Yeah, that’s awesome. Yeah. The, the buy-in sells itself. Um, so if you could go back in time to when you sort of started this all off, this, this whole agency journey, um, what one piece of advice might you give, uh, your earlier days self?

Kate (10:43.025)
Yeah, I think it would be talked to more people and understand how they talk about employee social sharing programs, because no one uses the same vocabulary. No one talks about employee advocacy. Only the agencies like me do. Um, the people internally, like the marketing director of a big company probably doesn’t use that phrase. Um, a startup certainly isn’t talking about that. They’re just talking about.

Chris Simmance (10:55.045)

Kate (11:08.441)
why do I get crickets whenever I post a company LinkedIn post, you know? So it’s trying to understand the market better. That’s definitely one piece of advice I would have had for my younger self. And by talking to more people, you’re probably going to get there a lot faster.

Chris Simmance (11:12.312)

Chris Simmance (11:23.686)
Yeah, absolutely. And I think every business at a certain point in time asks themselves, they, they ask the question, how do I get better employee advocacy? But they don’t really ask it that way. They, they, why do I get crickets when I post on LinkedIn or we’ve got a Slack channel where we share a link to new content that goes live and no one does anything, all of that sort of stuff. And, and once they’ve realized that they can articulate the problem that they’ve got in a way that they’re

that connects it to a solution, then that’s when they’re probably ready to become a customer.

Kate (11:58.445)
Yeah, you hit the nail on the head. And oftentimes I’ll get into conversations about something completely different, like another social media challenge that a marketing director has had. And then I posit the solution of mobilizing employees to sort of share company content and at the same time benefit from the personal branding on social and it’s sort of, there’s a light bulb moment where they go, Oh yeah. I mean, that makes complete sense. You know, how would we do that? And then the conversation flows.

nicely into a conversion and it’s like, well, so oftentimes you come into the conversation through a side angle or a side entrance, if you like, and then you end up delivering the same thing that you, don’t people talk about the piece of garlic with the ham on the outside? You give people what they want so that you can effectively do what they need.

Chris Simmance (12:31.178)

Chris Simmance (12:41.01)
Oh, I see. Yeah. No, it’s, it’s most people. Um, and it’s, it, when it comes to service based solutions that require people, um, oftentimes if you’re, um, if you’re, your own marketing as an agency is based around the problem that they have, you’re assuming they can articulate the problem that they have, if you’re focusing it around the solutions that they’ll gain, the chances are.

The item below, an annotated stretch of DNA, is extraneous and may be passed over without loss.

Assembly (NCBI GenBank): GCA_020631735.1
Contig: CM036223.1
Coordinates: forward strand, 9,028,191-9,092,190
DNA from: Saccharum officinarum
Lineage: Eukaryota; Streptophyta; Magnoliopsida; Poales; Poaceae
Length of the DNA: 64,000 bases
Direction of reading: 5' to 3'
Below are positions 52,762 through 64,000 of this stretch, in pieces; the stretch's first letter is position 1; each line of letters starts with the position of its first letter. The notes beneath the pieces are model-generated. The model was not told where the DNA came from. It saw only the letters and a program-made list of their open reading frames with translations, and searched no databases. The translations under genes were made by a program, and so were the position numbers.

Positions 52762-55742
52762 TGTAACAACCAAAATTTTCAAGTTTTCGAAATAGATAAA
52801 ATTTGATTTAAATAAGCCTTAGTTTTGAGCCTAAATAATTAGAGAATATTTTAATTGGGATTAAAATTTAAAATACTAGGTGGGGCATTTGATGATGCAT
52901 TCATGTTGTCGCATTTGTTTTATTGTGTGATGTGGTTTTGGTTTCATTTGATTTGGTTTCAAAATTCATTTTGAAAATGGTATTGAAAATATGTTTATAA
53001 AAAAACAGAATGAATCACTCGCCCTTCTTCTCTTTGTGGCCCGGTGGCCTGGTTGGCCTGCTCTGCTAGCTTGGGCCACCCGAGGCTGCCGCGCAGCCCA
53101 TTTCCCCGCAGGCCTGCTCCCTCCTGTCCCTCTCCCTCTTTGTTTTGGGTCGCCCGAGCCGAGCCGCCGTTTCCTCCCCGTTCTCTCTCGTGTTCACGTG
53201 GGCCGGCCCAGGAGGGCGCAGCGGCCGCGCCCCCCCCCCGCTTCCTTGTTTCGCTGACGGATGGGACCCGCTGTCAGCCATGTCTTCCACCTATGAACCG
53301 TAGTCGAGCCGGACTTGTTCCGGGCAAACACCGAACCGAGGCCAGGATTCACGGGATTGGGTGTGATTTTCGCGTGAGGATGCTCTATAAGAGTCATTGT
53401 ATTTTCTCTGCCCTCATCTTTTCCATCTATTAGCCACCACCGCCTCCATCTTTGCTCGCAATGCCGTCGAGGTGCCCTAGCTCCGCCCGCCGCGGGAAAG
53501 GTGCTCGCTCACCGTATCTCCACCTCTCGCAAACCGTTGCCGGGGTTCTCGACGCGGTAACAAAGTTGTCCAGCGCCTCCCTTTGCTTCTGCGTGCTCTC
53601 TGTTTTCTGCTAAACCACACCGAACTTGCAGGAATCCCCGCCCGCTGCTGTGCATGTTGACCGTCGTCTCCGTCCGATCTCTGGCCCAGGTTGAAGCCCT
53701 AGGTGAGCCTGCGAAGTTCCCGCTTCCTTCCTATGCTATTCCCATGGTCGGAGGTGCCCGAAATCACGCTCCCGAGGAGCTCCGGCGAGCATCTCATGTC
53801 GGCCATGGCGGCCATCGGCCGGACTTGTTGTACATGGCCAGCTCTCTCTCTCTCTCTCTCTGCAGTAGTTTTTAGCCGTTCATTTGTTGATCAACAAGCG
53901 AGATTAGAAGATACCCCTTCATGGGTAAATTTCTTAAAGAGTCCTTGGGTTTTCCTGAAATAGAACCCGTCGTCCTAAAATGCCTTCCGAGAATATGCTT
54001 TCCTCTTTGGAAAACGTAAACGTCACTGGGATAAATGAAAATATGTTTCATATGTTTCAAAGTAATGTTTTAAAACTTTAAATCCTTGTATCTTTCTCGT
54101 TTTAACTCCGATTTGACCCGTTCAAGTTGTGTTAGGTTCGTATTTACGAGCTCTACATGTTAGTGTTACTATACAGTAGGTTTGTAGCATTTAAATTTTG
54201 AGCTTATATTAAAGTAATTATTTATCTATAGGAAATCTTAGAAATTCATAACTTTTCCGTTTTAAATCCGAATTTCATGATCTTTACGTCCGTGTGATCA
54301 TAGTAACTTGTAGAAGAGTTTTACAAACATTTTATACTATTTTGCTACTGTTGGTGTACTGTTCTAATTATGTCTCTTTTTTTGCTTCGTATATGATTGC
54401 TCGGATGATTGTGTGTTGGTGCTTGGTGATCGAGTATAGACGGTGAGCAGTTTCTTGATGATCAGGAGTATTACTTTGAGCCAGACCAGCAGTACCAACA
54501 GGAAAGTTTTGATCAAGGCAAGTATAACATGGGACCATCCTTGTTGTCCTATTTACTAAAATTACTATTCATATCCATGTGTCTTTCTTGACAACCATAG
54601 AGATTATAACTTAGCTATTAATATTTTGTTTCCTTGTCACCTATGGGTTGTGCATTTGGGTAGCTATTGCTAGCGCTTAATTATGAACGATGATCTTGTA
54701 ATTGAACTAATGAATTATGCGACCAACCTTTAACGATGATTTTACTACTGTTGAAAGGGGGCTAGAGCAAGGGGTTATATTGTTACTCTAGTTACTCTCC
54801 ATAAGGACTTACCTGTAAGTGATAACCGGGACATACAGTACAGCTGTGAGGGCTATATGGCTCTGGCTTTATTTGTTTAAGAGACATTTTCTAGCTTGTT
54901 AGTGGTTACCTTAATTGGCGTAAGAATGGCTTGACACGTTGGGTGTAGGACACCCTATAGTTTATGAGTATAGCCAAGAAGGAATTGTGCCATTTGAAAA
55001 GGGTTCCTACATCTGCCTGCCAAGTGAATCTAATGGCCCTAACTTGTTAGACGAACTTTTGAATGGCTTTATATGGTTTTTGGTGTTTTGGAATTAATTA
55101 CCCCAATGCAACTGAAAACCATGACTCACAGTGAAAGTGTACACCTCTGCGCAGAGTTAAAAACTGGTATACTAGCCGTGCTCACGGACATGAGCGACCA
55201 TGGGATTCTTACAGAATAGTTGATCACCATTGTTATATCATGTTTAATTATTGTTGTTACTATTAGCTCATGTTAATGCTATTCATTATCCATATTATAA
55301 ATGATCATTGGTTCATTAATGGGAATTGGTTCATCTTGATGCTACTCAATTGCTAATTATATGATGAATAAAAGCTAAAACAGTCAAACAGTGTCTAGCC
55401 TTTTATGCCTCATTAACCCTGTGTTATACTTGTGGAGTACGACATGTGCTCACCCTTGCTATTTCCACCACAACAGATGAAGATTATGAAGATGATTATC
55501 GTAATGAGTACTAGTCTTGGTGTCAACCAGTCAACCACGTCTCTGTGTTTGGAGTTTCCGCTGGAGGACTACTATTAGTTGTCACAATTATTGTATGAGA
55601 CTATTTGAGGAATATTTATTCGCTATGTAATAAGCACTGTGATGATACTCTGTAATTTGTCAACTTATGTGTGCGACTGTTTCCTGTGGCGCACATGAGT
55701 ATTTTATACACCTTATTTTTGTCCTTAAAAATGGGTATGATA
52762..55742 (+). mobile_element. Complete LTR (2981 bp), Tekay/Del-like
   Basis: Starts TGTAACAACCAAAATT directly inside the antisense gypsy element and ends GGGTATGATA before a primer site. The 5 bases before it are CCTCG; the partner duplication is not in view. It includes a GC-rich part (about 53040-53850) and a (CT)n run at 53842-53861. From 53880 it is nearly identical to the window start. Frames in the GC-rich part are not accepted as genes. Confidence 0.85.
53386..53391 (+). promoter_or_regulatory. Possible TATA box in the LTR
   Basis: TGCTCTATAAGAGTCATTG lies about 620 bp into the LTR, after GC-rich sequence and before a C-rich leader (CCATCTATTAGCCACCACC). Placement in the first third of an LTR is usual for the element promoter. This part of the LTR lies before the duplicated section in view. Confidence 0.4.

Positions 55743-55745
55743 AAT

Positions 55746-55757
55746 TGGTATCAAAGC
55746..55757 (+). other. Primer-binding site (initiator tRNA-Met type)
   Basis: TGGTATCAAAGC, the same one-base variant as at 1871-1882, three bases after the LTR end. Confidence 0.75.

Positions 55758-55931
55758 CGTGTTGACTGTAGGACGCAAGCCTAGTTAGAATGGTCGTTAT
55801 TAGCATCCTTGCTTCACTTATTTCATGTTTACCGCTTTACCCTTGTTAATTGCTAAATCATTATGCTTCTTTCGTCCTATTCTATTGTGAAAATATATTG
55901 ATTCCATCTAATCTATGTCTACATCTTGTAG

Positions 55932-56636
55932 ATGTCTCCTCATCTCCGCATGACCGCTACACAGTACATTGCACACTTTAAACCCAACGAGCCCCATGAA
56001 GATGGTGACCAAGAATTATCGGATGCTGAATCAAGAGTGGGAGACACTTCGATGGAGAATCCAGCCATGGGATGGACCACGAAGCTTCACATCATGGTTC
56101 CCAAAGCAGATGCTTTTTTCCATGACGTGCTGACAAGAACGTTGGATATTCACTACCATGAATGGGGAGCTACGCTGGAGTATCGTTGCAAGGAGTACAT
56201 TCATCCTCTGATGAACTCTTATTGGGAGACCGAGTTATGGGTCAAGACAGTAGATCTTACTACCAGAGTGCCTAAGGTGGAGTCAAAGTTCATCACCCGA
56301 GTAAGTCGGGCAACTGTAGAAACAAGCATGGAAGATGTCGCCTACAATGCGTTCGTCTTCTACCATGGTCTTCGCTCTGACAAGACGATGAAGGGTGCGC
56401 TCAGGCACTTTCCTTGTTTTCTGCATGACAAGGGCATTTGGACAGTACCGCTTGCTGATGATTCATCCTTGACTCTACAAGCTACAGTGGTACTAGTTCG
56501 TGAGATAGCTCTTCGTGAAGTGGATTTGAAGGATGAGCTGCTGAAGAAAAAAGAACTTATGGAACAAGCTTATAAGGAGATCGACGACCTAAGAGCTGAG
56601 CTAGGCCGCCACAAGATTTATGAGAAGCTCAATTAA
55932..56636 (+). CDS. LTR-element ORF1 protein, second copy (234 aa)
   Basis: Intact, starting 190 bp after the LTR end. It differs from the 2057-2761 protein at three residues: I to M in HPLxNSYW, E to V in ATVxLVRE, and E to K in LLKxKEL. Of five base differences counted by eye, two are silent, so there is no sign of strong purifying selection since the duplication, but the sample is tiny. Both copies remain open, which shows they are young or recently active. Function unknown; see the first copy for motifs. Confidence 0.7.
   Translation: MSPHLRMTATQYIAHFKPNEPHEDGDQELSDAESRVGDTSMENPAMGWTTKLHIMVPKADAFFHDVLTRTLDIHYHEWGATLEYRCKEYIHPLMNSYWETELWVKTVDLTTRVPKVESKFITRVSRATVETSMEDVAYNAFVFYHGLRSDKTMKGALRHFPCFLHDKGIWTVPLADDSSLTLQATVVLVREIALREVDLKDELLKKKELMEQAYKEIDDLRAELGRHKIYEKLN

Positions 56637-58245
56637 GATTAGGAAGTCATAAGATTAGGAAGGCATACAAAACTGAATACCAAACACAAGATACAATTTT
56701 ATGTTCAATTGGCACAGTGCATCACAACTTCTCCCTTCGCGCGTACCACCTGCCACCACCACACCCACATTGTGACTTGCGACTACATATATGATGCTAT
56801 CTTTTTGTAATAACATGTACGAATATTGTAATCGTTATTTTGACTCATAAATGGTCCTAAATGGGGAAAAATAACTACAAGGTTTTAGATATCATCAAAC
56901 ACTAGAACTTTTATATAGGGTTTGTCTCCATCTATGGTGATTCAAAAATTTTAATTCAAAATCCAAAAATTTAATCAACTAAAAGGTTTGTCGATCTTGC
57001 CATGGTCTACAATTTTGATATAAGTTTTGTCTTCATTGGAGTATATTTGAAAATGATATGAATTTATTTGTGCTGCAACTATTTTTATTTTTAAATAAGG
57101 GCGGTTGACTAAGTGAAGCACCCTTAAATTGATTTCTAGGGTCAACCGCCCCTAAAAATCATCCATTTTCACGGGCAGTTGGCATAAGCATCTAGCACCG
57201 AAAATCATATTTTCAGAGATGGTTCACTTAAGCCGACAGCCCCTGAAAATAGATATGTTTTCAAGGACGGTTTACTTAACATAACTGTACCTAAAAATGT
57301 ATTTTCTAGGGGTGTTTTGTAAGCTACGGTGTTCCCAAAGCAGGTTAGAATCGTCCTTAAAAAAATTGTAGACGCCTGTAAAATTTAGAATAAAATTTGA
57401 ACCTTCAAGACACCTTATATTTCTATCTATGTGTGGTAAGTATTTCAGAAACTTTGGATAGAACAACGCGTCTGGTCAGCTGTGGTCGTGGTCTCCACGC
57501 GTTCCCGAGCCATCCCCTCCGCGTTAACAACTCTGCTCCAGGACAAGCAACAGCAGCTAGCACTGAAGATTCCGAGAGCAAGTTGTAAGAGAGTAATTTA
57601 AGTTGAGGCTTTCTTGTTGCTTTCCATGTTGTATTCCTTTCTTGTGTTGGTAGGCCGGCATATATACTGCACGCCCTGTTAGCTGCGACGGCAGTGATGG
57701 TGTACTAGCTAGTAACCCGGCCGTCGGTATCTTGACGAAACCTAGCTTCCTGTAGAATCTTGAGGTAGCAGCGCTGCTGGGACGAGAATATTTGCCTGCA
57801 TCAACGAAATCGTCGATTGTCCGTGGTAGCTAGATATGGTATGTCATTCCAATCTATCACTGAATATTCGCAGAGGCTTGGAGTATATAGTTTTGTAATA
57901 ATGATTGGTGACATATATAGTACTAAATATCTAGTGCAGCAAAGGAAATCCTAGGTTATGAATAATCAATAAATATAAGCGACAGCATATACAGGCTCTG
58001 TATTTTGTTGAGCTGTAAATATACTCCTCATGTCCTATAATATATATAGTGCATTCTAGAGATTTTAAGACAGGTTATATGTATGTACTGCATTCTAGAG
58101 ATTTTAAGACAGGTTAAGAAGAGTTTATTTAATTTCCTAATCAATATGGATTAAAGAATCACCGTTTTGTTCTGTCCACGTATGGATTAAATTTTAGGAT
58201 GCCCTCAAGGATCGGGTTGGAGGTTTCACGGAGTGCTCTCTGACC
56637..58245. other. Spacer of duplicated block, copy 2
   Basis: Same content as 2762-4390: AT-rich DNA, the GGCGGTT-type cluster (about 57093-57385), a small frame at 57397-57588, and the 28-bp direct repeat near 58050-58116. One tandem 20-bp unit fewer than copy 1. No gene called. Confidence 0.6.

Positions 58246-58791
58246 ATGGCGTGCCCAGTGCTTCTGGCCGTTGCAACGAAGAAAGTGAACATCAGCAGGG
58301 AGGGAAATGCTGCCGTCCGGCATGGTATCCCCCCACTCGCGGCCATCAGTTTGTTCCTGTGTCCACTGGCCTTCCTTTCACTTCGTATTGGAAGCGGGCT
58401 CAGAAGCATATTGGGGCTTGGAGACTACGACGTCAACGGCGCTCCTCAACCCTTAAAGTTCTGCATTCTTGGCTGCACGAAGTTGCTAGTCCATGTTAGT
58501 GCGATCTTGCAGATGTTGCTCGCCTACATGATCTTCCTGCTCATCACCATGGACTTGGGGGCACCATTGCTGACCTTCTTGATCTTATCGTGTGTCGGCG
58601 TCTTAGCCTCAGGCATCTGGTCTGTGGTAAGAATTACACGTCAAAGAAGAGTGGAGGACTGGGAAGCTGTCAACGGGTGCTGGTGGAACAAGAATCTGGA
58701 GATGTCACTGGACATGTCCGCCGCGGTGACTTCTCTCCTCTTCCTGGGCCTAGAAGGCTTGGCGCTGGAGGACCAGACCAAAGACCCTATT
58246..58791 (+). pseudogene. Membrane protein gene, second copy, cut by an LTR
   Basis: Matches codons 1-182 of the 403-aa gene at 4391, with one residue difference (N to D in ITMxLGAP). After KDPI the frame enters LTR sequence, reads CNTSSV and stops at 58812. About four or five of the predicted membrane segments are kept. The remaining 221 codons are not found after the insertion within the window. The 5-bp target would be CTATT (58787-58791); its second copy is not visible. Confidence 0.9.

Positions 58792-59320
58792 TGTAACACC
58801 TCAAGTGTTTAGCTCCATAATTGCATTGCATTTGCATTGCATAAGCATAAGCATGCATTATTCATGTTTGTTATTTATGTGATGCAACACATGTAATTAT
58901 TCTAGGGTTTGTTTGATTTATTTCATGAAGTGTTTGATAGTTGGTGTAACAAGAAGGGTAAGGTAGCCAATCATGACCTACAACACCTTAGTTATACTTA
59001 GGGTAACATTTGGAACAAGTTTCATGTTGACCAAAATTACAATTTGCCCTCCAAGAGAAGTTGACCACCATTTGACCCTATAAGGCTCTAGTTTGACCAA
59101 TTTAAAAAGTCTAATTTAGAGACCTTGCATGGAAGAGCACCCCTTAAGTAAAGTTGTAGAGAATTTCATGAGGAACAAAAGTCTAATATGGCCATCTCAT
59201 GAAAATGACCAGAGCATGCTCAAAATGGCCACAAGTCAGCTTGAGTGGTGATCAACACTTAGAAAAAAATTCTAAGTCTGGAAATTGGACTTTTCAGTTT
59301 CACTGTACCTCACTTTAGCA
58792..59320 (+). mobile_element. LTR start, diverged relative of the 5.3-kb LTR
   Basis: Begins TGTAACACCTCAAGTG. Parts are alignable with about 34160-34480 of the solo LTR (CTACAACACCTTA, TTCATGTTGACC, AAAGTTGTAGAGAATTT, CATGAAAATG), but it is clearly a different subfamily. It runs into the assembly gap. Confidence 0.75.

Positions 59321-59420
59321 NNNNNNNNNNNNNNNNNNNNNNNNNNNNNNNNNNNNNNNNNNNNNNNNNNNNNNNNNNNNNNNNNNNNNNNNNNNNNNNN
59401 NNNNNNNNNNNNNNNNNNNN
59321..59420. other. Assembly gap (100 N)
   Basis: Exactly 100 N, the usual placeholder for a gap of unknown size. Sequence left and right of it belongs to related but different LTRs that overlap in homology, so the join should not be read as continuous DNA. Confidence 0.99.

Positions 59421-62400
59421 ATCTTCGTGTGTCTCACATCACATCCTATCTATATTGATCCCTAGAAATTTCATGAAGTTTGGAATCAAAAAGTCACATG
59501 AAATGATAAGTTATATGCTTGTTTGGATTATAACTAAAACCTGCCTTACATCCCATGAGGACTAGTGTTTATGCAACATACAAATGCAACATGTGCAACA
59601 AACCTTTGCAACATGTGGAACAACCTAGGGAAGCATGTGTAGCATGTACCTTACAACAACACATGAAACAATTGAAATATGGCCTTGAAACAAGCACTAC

they’ll be able to see those solutions and work backwards to be able to articulate the problem. And sometimes it’s a case of being very curious and asking nice open ended questions which get them to, isn’t this the service that you want to buy? And they say, yes, of course it is. Absolutely. Thank you very much.

Kate (13:24.813)
Yeah, a hundred percent. And it’s happened like that on multiple occasions with bigger companies and with smaller companies. I think the smaller companies have the bigger appetite because they’re the ones that are trying to grow fastest and they need the most visibility, but, you know, even a scale up or a corporate, you know, is still interested in the amount of reach that they get for their social media content and often organic social media is seen as a, a kind of a strange part of the marketing.

Chris Simmance (13:42.97)

Kate (13:52.797)
uh, strategy in terms of, you know, I know that my PPC gets me leads and I know that my CRM nurtures my leads to completion. But what exactly does organic social media do for my business, for my bottom line? Well, when you start working with employees and the social sharing program, you said it yourself a minute ago, suddenly the, the retention and the attraction of talent just kind of goes up because more people see your company. They see that the company is

investing in the people, giving them skills on social media, but also giving them a voice to talk about the products and services, regardless of whether they’re from the procurement team, the marketing team, the PPC team, but encouraging them to show up on social and talk about the company they’re working for. And yeah, it sort of has a lot of incremental benefits, let’s say.

Chris Simmance (14:23.054)

Chris Simmance (14:38.556)

Chris Simmance (14:42.73)
Well, I think one of the challenges that you probably face in kind of getting that first conversation started is probably the talking heads in the industry that we’re in, saying, you can’t get organic reach on social media, you can’t get organic reach on social media. And then there’s someone who can’t do it because they’re not doing it properly, who as a business, and then they say, you can’t get organic reach on social media, which makes it really, really hard for them to understand that.